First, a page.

Joe Satriani has an exciting new album out and had half an hour to spare for Gt. we couldn’t miss the chance to quiz him about songs, techniques, sounds and more!
GT: There are 15 tracks on this album, more than on previous albums – it seems you’ve been more productive this time, why’s that? JS: I had so much to say, so much to express. Ten songs wouldn’t have been enough to tell the story properly. GT: Shockwave Supernova is very exclamatory and bold sounding. What inspired the name? JS: It’s a person’s name, or, with a stretch of the imagination, my alter ego’s name. The album is a concept album that tracks and exposes the exploits and inner demons of this alter ego, the one I’ve created to be a more extroverted version of myself. Sounds crazy I know, but the ‘concept’ was really a device for me to write accordingly and choose the right pieces for the record. The title track had to reflect all that drama and scope. GT: Lost In Memory; the shift to the (euphoric) chorus is very effective from Ebmaj7-F-Gm7 to Bbm7-Fm7Abmaj7-Ebmaj7. You seem to favour foundational key shifts (or modulations) for dramatic effect (in this case, a Gm-Bbm shift) in your compositions. Do you think this allows you to maintain a‘rock’based sound while being harmonically interesting without going ‘fusion’? JS: Yes! I’m so happy that you’ve noticed. I haven’t had a journalist make an observation like that in decades! It is a very effective way to stay within the stylistic scope of the record and yet achieve more adventurous harmony. GT: Crazy Joe has a funky dub intro feel with a clipped double-stop melody before the pull-off section and then the big bluesy rock payoff chorus. How was this piece conceived? JS: I originally started writing this for Chad Smith and Chickenfoot. I think I called it “Crazy Drummer”! As it developed I realised Sammy would have a hard time writing a story and lyrics around it, so, I finished it as an instrumental. It has an unusual arrangement but such a great positive vibe. Vinnie’s intro is insanely wonderful. GT: You’ve a liking to groovy ‘wide swing’ pieces. There seems to be nod towards a ZZ Top and Aerosmith vibe on a couple of numbers; have these bluesy rock-pop bands inspired how you make instrumental pieces appeal to audiences? JS: I love rock with a heavy dose of swing. The greatest rock bands had drummers who learned how to play in the 50s and they knew how to swing a hundred different ways. I grew up on that stuff, and so it comes naturally. Once again, Vinnie brings a level of swing to the track that is truly magical. GT: San Francisco Blues has a direct rock and roll triplet feel with bluesy major licks, clean guitar rhythm chips with a tasty harmonised chorus section. As you’ve not really had a piece like this before, what inspired you to do it for this album? JS: I was at home in San Francisco, recovering from a nasty flu, playing guitar all day long in my son’s old music room – which is painted blue. So, that’s the set-up, and the song flowed from there. I was actually influenced by my good friend Steve Miller as I wrote the song. Steve has a way of bringing incredible amounts of melody and harmony to blues, and yet he keeps it authentic. I admire him for that, as well as his many other accomplishments! GT: On A Phase I’m Going Through there’s some nice use of a phaser effect! In the middle section, you’ve three sections; the fast blitz of notes (tapping with a pick or with your fingers?), the Bach Toccata vibed bit (fingerpicked and/or pull-offs?) and the fast descending pull-offs to open strings (tapped?). JS: Love the Mutron Bi-Phase! All three parts are right hand thumb and first finger picking, no tapping. Judicious use of double-stops and 6ths harmonies on the third and first strings, etc… So much fun to play and yet the song has a melancholy vibe, as it should! GT: On Scarborough Stomp there’s a baroque-esque harpsichord section. Is this guitar and keys doubling up? JS: I wish! No, Mike Keneally improvised that after listening to my very sketchy church organ version. He added trills and made the part feel totally natural, as only he can. GT: Butterfly And Zebra; what inspired the title? There are a lot of volume swells used on the guitar melody – do you do these from the guitar or a pedal like an Ernie Ball volume? Was the Fernandes Sustainer pickup involved? JS: That’s just my JS2400 with the Sustainiac pickup engaged. The Sustainiac is such a cool and well-designed pickup system. The song is about a profound attraction between to very unlikely, and ultimately doomed lovers. A butterfly and a zebra share a glance, fall in love in that one instance, but know they can never make it work because of who and what they are. GT: Did you use the JS2400 for most of the album? JS: My 2410 and 2450 got the most use. There’s some JS2400 and my JSA acoustic on the record too. Now and then I’ll use a prototype JS like the three-single-coil guitar, or an oldie like my Chrome Boy. And then there’s always something vintage lurking around as part of the ensemble like a Tele, Strat or Les Paul. I used a few JS guitars with Evertune bridges for some rhythm guitar work too. I have found the 24 frets on the JS2400 affords you so much more playability, and I like the neck pickup tone too; it’s unique!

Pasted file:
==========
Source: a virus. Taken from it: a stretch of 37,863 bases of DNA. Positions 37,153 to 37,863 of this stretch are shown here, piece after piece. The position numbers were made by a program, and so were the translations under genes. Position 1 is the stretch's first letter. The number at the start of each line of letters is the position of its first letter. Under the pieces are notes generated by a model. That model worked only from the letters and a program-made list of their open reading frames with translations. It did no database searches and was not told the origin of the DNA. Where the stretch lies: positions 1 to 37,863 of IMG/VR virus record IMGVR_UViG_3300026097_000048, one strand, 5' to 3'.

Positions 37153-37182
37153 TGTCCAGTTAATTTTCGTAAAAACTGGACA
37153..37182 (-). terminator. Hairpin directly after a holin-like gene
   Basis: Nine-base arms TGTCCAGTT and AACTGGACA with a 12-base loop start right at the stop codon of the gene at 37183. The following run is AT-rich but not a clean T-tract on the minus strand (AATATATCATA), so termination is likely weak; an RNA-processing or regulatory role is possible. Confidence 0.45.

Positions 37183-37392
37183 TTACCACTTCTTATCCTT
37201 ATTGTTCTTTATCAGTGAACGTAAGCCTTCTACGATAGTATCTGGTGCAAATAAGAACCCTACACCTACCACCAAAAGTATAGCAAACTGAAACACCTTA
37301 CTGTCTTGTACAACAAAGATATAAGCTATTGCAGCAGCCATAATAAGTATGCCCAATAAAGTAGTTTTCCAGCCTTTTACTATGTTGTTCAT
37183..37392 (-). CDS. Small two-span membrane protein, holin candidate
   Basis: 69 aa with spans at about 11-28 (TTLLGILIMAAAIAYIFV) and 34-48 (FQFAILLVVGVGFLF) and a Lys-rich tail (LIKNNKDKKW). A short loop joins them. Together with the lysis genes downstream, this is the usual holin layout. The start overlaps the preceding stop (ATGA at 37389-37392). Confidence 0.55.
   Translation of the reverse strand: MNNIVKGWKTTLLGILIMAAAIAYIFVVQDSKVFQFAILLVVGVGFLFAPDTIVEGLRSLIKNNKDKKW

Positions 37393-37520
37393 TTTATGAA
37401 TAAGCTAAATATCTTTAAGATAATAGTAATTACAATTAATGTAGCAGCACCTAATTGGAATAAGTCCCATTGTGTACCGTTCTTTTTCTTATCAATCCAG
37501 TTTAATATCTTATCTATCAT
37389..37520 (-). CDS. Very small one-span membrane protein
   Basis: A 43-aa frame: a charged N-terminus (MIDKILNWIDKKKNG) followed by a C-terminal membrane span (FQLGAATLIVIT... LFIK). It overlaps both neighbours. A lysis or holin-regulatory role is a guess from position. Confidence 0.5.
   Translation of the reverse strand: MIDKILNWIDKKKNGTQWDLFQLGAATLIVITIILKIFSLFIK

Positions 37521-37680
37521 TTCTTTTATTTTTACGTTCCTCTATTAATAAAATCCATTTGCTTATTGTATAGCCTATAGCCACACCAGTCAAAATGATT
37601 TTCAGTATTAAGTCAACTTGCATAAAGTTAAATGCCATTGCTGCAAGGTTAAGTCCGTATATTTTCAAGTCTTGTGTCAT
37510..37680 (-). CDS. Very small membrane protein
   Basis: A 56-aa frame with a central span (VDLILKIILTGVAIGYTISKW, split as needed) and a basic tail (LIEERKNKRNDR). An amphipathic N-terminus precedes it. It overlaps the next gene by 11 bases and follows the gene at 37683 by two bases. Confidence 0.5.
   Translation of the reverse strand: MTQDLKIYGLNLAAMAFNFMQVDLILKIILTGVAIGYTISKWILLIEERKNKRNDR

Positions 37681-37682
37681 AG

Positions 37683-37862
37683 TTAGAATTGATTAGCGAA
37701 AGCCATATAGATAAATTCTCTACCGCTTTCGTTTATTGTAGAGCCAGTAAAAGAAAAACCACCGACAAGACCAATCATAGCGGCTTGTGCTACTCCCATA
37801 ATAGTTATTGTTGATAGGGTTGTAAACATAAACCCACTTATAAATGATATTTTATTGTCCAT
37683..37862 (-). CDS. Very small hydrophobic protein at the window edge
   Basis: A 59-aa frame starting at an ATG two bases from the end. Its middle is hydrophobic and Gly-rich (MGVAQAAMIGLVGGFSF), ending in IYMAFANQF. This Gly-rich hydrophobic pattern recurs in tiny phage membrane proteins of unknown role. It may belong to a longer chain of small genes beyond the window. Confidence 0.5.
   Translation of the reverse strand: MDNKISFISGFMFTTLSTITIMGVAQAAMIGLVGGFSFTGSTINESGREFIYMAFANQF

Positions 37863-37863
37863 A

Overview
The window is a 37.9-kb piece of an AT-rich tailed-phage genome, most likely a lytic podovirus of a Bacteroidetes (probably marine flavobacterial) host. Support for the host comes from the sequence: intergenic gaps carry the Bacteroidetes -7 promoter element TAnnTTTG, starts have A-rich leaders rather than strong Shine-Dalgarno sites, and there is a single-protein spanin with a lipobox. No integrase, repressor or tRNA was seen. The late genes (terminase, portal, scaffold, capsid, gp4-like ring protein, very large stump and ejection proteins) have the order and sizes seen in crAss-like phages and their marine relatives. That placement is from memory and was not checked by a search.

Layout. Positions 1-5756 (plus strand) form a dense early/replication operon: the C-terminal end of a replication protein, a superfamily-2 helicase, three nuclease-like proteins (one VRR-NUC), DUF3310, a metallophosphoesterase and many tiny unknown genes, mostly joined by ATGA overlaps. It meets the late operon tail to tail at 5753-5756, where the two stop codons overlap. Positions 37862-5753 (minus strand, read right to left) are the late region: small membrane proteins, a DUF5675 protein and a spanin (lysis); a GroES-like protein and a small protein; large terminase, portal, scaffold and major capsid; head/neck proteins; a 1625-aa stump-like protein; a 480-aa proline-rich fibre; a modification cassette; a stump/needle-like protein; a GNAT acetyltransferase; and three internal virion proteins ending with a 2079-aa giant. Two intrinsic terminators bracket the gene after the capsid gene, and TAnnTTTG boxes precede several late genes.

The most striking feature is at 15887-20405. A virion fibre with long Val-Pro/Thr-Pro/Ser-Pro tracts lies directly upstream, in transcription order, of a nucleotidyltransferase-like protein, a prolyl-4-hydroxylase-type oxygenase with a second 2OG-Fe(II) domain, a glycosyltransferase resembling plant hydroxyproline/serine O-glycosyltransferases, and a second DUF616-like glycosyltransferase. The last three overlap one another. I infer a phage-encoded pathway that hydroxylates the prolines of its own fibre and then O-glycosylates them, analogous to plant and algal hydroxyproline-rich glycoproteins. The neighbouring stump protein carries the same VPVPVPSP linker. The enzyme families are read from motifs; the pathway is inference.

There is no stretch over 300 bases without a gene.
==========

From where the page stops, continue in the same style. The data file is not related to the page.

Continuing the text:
I found the 24 frets on the JS2400 affords you more playability, and I like the neck pickup tone too; it’s unique!
Joe Satriani: “I love rock with a heavy dose of swing”